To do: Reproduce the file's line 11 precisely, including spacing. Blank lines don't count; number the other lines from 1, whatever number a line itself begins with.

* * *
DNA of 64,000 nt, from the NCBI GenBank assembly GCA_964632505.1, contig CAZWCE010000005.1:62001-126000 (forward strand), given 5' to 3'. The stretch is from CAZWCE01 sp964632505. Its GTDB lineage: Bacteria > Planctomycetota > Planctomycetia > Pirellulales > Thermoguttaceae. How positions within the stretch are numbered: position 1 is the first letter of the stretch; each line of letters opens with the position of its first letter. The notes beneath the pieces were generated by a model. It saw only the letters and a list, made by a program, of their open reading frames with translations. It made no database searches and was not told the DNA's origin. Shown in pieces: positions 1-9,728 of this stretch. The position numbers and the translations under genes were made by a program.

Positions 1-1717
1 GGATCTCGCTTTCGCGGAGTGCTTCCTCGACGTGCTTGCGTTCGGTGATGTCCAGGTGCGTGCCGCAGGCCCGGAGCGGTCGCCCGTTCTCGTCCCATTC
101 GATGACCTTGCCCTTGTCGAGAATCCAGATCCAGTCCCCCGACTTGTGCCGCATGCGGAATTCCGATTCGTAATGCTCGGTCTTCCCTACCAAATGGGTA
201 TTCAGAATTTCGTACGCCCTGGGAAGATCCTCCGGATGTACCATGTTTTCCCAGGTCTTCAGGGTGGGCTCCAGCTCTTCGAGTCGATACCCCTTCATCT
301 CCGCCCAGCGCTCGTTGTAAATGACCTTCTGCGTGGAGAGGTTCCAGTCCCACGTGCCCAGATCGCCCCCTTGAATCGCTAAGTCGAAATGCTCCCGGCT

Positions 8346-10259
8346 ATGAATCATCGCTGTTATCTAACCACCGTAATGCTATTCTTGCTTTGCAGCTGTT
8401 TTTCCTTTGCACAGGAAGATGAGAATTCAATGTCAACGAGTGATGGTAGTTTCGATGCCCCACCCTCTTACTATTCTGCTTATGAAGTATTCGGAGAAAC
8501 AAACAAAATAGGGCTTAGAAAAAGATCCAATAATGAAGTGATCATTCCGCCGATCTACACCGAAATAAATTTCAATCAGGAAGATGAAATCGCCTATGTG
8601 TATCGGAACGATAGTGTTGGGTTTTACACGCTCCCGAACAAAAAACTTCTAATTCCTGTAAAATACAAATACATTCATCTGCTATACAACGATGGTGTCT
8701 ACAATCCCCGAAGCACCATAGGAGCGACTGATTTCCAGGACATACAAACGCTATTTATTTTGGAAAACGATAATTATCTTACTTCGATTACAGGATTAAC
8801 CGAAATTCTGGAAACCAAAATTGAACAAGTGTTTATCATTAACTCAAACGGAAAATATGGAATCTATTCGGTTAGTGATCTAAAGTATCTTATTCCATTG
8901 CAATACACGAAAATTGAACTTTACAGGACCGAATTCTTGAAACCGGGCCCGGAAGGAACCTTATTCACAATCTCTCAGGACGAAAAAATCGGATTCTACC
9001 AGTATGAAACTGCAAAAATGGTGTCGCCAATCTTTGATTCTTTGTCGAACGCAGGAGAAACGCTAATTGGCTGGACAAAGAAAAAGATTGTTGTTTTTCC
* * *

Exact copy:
8601 TATCGGAACGATAGTGTTGGGTTTTACACGCTCCCGAACAAAAAACTTCTAATTCCTGTAAAATACAAATACATTCATCTGCTATACAACGATGGTGTCT